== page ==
In the movie “Back to the Future Part II,” Marty McFly travels to October 21, 2015, to save his children, yet to be born in the original “Back to the Future” in 1985. Watching these movies in the 80s, who didn’t covet the ultimate time machine, Doc’s DeLorean car? Fast-forwarding to today, the future is now. Cars may not be time machines, but they do have some pretty amazing capacities.
Could Doc have imagined that Silicon Valley — not Detroit, or Germany, or Japan — would hold the future of the automotive industry? Drive through the Valley, and, chances are, you’ll see lots of Teslas, built nearby in Fremont, California. Tesla is not just an automaker; it’s also a technology and design company with a focus on energy innovation. It has revolutionized the automotive industry by taking the maintenance and high gas costs out of owning a vehicle. With a battery that can be recharged at home taking up very little space underneath the car’s chassis, Tesla has changed not only the face of automotive energy consumption and related pollution reduction; it has also altered how we use space in cars, as there are markedly less parts in these low-maintenance electric vehicles.
In Mountain View, California, chances are that you’ll come across one of Google’s self-driving cars. Making the case for such vehicles, their website reads: “Aging or visually impaired loved ones wouldn’t have to give up their independence. Time spent commuting could be time spent doing what you want to do. Deaths from traffic accidents—over 1.2 million worldwide every year—could be reduced dramatically, especially since 94% of accidents in the U.S. involve human error. “ Who knows if and when these vehicles will become mainstream, but those statistics make a compelling case for their ongoing exploration. And rumor has it that neighboring Apple, in Cupertino, California, is also staffing up an automotive division and is about to enter this race for the future of cars.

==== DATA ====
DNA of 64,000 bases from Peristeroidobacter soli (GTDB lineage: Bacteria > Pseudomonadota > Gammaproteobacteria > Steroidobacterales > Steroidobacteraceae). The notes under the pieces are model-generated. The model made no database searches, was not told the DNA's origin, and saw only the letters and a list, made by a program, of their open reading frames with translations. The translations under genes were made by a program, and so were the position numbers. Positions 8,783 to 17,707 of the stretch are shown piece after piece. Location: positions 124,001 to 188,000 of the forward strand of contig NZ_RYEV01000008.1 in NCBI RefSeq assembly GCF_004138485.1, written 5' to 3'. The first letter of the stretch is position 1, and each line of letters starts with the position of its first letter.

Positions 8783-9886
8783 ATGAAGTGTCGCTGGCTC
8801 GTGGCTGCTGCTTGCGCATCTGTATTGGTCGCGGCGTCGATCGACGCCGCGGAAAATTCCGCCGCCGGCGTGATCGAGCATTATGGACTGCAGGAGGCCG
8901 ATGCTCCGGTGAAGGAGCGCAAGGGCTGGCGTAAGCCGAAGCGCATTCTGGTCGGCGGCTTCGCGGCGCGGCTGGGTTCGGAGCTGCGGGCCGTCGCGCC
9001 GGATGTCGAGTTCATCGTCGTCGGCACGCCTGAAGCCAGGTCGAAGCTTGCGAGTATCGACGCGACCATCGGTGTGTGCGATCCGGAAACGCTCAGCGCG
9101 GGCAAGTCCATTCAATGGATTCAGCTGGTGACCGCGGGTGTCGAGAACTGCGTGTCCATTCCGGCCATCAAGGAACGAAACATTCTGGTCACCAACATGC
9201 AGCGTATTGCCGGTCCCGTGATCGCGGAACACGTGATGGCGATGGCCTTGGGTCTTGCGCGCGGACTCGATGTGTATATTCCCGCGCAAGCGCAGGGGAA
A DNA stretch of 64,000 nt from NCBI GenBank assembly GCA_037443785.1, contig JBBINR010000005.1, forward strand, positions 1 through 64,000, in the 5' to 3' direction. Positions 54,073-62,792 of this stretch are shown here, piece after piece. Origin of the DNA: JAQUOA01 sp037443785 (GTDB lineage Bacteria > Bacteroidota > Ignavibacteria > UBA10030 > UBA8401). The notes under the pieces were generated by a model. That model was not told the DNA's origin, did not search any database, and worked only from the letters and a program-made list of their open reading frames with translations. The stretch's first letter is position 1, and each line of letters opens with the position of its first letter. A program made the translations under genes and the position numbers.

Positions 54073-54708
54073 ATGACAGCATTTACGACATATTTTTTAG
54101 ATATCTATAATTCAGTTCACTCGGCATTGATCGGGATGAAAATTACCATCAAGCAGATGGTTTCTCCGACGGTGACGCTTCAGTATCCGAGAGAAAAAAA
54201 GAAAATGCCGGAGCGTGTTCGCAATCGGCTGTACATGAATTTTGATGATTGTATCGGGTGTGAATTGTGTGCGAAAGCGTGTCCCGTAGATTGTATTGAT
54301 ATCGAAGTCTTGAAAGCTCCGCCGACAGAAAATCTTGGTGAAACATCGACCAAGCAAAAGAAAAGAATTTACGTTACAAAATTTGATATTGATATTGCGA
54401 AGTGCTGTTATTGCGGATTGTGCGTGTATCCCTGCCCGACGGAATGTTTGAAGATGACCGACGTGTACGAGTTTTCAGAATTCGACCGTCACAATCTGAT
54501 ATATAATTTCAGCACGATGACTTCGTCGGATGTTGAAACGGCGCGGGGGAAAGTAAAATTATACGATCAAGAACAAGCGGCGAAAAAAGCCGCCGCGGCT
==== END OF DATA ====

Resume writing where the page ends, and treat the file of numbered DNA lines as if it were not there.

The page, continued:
Amid all of these exciting advances, there remains much work to be done. My iPhone doesn’t interface with my own car. I wonder, are Americans picking their cars now based, in part, on interface capabilities? The New York Times covered this a bit in September in a piece called “Complex Car Software Becomes the Weak Spot under the Hood.” Advances like automated braking have huge upsides safety-wise, but then, too, there is new potential for multiple points of failure. My friend’s Jeep Grand Cherokee, which has an interface she loves, was recalled for a software upgrade because hackers proved they could take control of one of these SUVs remotely. That’s scary!
Innovation in this industry may never reach time-machine capabilities, but the future is exciting, including what’s available here and now. I don’t doubt that Marty McFly and Doc would be surprised at the technological advances they’d find between 1985 and 2015 — or have much sympathy for the inability of my phone and my car to talk. We’ve come a long way in thirty years, and who knows where cars will be in thirty years — perhaps not only self-driving, but flying! After all, the Terrafugia prototypes are well underway. Now that would really be something.